Multicentre ESG Randomised Interventional Trial - MERIT
Contribution To Literature:
The MERIT trial showed that endoscopic sleeve gastroplasty (ESG) results in sustained weight loss.
The goal of the trial was to evaluate ESG compared with control among obese individuals.
Obese subjects were randomized to ESG plus lifestyle modification (n = 85) versus lifestyle modification alone (n = 124). Lifestyle modification included a low-calorie diet and physical activity.
After 12 months, subjects in the ESG group could receive re-tightening based on initial suboptimal response. Subjects in the control group could cross over to ESG if they did not reach the primary target weight loss.
- Total number of enrollees: 209
- Duration of follow-up: 12 months
- Mean patient age: 46 years
- Percentage female: 84%
- Percentage with diabetics: 33%
- Obesity (body mass index 30 to <40 kg/m2)
- Patients 21–65 years of age
- History of failure of nonsurgical weight loss methods
- Gastrointestinal surgery
- Gastrointestinal tract inflammatory disease
The primary outcome, mean percentage of excess weight loss at 52 weeks, was 49.2% in the ESG group versus 3.2% in the control group (p < 0.0001).
- Mean percentage of total bodyweight loss at 52 weeks: 13.6% in the ESG group versus 0.8% in the control group (p < 0.0001)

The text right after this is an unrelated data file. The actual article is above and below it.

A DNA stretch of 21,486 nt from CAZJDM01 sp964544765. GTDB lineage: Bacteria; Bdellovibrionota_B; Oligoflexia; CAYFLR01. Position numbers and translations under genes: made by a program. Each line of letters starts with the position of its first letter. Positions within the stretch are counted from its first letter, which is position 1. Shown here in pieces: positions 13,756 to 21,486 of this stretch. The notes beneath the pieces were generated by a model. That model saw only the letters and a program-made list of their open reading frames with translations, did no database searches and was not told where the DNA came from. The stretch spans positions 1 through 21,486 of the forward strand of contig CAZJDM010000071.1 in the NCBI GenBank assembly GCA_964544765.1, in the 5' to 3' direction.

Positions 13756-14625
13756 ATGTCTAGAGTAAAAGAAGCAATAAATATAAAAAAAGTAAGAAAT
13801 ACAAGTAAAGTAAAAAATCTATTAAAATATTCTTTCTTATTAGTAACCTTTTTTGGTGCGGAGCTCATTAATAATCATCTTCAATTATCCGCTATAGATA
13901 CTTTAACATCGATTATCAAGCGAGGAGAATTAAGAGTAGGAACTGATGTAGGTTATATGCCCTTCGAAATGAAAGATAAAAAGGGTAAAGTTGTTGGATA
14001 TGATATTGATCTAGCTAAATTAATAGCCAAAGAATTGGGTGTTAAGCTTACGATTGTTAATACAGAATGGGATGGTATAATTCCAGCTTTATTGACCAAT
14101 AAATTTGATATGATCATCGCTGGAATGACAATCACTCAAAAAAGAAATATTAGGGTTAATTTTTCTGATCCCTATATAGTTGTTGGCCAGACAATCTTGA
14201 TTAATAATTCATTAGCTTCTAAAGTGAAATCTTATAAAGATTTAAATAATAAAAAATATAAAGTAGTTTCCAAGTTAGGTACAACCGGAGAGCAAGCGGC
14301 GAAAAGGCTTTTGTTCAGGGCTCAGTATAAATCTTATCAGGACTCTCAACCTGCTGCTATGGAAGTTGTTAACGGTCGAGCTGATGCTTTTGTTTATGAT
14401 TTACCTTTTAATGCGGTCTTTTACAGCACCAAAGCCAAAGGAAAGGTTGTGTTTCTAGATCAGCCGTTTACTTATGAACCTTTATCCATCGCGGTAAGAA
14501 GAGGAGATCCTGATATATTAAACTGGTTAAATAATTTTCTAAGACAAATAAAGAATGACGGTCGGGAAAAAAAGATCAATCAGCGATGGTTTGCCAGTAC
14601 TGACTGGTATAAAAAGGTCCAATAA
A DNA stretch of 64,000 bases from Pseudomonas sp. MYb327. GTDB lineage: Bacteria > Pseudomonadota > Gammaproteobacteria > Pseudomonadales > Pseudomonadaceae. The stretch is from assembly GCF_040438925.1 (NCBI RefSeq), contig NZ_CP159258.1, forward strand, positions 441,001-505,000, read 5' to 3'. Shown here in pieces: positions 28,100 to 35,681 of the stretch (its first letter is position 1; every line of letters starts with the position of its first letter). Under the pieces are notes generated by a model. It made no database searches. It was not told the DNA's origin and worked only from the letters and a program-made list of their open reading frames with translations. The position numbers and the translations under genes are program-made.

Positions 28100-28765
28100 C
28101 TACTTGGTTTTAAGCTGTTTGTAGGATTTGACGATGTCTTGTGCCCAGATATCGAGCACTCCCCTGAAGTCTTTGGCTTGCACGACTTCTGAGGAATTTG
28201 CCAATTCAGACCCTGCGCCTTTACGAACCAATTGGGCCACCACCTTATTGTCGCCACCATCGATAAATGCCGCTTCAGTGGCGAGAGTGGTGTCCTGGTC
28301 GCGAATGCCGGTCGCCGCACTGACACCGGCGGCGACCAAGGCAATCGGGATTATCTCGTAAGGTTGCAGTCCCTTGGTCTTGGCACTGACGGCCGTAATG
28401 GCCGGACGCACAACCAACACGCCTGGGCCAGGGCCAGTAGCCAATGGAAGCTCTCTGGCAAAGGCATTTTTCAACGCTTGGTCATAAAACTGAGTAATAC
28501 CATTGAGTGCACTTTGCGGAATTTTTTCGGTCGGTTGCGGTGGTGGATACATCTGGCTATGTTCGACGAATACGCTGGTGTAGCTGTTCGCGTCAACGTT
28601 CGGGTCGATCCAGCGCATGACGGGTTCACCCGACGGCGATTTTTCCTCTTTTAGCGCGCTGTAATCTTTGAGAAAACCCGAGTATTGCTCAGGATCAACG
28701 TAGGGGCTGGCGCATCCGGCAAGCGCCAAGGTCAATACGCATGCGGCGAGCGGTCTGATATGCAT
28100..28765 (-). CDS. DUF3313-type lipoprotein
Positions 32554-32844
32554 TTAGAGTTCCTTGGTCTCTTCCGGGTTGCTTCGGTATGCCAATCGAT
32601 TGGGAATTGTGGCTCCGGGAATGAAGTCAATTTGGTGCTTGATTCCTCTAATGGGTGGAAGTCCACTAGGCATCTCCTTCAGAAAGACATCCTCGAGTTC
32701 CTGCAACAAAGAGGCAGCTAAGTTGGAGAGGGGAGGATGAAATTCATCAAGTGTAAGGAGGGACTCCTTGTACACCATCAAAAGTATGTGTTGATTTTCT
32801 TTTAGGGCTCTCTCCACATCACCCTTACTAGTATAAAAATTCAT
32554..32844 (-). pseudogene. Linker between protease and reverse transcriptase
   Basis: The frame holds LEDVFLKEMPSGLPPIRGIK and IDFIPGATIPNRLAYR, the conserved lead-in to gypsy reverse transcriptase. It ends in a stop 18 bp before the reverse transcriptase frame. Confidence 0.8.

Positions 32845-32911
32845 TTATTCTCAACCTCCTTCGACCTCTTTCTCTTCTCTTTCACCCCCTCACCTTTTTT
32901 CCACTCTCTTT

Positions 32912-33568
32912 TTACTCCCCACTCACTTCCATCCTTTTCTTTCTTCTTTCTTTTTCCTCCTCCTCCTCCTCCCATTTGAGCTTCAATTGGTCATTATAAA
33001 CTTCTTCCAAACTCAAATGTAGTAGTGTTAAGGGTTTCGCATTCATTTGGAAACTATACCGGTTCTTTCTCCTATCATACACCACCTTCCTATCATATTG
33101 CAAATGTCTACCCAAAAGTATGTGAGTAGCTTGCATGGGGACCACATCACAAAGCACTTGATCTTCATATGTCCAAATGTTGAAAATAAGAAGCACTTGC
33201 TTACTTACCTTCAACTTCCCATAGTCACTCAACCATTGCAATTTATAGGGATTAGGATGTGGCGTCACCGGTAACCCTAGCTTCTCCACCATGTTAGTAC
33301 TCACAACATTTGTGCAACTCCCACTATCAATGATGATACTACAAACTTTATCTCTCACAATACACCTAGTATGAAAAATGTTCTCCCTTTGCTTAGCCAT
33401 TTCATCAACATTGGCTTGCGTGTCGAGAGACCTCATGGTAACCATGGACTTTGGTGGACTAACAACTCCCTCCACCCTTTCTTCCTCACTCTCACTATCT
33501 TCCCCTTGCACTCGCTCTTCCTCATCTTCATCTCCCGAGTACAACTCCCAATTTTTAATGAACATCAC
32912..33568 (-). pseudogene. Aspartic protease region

- Achieving ≥25% of excess weight loss at 52 weeks: 77% in the ESG group versus 12% in the control group
- Improvement in 1 or more metabolic comorbidities at 52 weeks: 80% in the ESG versus 45% in the control group
Among obese individuals, ESG resulted in significant and sustained weight loss at 52 weeks compared with control. Weight loss was sustained at 104 weeks. ESG is a minimally invasive procedure, which uses endoscopic suturing to imbricate most of the stomach. ESG also resulted in improvement in metabolic comorbidities. ESG can be considered a synergistic weight loss intervention among obese individuals.
Keywords: Body Mass Index, Caloric Restriction, Comorbidity, Exercise, Gastroplasty, Life Style, Metabolic Syndrome, Obesity, Primary Prevention, Minimally Invasive Surgical Procedures, Weight Loss
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